Home > Call centres, CEM, customer experience, Customer service > Measuring the customer experience – not easy but worth it

Measuring the customer experience – not easy but worth it

Measurement is at the heart of management. But what are the vital statistics of a modern service orientated business and how should they be measured? Customer satisfaction is an obvious one and the equally obvious way of doing it is to ask the customers.

Much time and effort is spent on measuring satisfaction but it’s not always particularly profitable and Randy White’s excellent recent discussion on the Silliness of Most Customer Surveys highlights why. The difficulty with measurement is the temptation to go for either the metrics that are the easiest to measure or to measure things that prove your original hypothesis.

Call centres for years have tracked performance on Time to Answer or Average Handling Time because the stats could come straight off the system. Now the wise manager understands it is the quality of the call not its length that’s important. It is important because if you get it right you produce positive emotions.

Things like Time to Answer are what researchers call hygiene factors – do it better but it won’t improve your score, do it badly and watch the score plummet. So why not spend more time measuring the customer experience – the things that make customers go “Wow” – find out what it is you did to deliver that experience and do it again time after time.

I don’t imagine Michelin inspectors go to quality restaurants and score them on the presence of cutlery or chairs and tables (although, of course, they probably would register their absence). It’s the imagination of the menu, the quality of the ingredients and the love that goes into the creation that makes the positive difference – the better customer experience.

So it is the customer’s experience and their emotional, subjective, human response to it that they are effectively measuring. Much more difficult for a customer-orientated business to achieve but ultimately much more rewarding.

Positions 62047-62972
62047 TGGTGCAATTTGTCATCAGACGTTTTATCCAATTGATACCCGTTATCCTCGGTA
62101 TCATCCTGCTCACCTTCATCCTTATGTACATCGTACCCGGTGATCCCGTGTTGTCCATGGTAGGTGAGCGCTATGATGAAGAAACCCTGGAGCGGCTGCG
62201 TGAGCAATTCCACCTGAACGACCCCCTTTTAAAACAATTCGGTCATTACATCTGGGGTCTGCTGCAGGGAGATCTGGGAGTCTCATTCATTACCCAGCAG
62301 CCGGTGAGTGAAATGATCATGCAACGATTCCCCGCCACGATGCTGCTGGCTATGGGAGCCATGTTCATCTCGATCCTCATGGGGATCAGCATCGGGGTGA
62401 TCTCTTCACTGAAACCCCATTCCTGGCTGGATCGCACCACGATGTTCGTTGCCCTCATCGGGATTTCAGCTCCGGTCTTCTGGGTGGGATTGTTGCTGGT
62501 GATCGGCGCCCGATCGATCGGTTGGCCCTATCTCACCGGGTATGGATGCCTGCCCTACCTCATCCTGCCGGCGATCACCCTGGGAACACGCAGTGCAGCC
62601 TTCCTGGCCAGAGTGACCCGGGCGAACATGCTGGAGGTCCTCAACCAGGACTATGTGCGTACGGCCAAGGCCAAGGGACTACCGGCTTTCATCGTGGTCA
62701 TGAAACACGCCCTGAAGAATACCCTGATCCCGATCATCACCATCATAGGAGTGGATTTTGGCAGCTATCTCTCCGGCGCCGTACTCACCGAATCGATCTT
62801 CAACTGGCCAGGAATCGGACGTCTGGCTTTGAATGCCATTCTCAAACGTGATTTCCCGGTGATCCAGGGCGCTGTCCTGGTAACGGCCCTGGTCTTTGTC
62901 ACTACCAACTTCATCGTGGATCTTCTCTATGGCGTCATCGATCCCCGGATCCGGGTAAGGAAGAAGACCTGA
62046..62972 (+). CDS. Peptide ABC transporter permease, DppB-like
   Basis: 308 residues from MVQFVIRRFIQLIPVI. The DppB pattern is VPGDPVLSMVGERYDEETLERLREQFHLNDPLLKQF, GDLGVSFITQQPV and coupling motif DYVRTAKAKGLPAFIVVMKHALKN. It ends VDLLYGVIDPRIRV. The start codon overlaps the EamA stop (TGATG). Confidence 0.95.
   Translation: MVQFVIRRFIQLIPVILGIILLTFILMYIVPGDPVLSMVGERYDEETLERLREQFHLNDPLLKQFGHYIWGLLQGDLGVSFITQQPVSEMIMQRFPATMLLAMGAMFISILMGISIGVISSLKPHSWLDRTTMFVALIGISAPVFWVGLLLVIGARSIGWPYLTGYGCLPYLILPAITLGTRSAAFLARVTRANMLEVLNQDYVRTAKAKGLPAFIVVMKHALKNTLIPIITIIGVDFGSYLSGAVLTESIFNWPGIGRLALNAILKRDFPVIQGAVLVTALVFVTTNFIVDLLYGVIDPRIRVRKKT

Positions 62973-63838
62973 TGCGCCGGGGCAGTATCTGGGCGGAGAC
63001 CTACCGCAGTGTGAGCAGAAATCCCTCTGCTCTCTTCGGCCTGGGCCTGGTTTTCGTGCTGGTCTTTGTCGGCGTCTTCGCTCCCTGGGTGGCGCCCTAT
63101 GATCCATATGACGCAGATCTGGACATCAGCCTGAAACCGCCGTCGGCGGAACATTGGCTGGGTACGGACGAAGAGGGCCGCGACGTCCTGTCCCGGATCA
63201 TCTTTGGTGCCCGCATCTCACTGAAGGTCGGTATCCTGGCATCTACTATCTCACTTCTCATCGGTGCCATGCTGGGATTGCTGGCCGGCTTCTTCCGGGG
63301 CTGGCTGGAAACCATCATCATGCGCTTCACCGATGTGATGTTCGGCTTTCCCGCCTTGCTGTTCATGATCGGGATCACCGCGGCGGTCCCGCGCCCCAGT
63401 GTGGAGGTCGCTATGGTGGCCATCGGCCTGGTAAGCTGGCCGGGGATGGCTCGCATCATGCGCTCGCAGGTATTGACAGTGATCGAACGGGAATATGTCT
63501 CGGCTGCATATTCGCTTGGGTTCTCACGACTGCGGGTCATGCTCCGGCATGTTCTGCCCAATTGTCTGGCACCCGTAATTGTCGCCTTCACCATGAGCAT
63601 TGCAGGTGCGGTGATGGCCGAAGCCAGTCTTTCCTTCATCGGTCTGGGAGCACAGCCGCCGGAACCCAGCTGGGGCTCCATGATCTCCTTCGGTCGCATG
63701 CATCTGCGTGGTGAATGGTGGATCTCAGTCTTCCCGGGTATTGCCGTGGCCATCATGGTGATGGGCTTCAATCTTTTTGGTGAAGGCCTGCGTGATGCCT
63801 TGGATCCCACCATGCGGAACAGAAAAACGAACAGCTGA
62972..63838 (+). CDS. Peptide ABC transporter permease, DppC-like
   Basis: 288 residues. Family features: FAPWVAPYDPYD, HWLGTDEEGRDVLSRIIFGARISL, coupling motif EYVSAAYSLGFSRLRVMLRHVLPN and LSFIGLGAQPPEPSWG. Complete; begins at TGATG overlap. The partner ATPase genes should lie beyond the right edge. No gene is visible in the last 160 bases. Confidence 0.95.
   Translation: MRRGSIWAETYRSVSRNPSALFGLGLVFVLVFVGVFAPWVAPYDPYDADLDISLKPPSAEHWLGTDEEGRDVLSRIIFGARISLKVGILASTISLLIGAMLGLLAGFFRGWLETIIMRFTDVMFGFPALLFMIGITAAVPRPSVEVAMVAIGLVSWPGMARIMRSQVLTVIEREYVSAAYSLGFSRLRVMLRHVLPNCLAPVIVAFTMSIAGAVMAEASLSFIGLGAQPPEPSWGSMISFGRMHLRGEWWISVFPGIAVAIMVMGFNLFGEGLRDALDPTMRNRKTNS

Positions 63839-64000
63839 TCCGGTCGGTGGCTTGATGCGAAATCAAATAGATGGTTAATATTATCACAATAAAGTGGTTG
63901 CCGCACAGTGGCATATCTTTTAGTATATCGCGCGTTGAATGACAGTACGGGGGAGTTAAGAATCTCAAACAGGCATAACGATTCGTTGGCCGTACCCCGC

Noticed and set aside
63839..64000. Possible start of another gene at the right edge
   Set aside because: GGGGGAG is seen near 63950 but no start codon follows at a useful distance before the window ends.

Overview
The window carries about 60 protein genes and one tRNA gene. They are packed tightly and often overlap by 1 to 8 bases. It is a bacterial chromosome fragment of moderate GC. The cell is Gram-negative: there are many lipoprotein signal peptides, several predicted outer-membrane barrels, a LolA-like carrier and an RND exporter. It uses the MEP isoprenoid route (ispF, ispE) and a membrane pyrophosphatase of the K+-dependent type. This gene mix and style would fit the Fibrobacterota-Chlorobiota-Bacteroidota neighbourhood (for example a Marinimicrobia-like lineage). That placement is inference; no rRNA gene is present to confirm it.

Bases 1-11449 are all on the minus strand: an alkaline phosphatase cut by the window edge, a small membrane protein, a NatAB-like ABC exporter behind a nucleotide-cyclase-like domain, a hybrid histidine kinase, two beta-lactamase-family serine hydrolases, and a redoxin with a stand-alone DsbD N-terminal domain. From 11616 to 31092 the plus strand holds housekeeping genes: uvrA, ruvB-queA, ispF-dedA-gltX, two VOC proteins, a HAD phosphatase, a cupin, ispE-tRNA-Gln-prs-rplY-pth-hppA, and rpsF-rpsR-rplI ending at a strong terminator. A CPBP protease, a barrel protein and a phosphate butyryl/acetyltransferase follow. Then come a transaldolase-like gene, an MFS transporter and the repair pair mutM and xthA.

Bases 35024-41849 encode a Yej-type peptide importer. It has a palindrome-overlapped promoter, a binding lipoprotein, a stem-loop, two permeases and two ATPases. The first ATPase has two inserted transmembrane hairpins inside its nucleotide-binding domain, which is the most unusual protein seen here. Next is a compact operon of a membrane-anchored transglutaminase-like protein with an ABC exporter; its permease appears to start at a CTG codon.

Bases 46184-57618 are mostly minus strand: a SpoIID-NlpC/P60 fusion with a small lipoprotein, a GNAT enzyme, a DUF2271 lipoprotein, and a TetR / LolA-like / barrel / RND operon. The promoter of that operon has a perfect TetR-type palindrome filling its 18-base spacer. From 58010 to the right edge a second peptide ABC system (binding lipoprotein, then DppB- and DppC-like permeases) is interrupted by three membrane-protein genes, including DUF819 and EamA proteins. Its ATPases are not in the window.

1. March 25, 2010 at 5:35 pm

    Mark, concur, there is so much more to this “measuring”. You can’t fix though what you can’t measure 🙂 But there are things you can now measure that you could not do before. How about the “next gen time and motion” with OpenSpan events. At least monitor “Everything” a user does and it adds one of the missing puzzle peices.

  2. March 26, 2010 at 9:37 am

    I agree that Randy’s excellent article highlights many of the issues and the reasons that many surveys do not deliver the results, so I hesitate to say more.

    I believe that many surveys ask the questions that can be easily answered by YES or NO or by a numerical rating as that makes them easy to administer by the research organisation.

    That does not mean that the typical NPS question should not be asked, but it should be supplemented by Open-Ended questions where the Customer is encouraged to provide more details on their GOOD & BAD experiences and what the supplier could do better.

    In addition, often the researcher should understand more about the supplier’s products and services in order that they can probe in depth to elicit more details from the customer.

    Although analysing, collating & reporting the findings from open-ended questions is more difficult than simply reporting an Net Promotor Score or Customer Satisfaction Rating the value to the supplier of the results is immensely greater.

    Reporting the findings in a timely manner in order that actions may be taken ASAP is another issue that needs to be addressed. I know of one research organisation that aims to get major findings reported to their clients by 1600 the same day so the managers may take immediate action to resolve an issues – a superb service.

    In order to gain optimum benefit, many organisations would benefit from running a pilot survey to elicit what is important to their customers, rather than relying on their own internal views to frame their questions.

  1. April 12, 2010 at 1:02 pm

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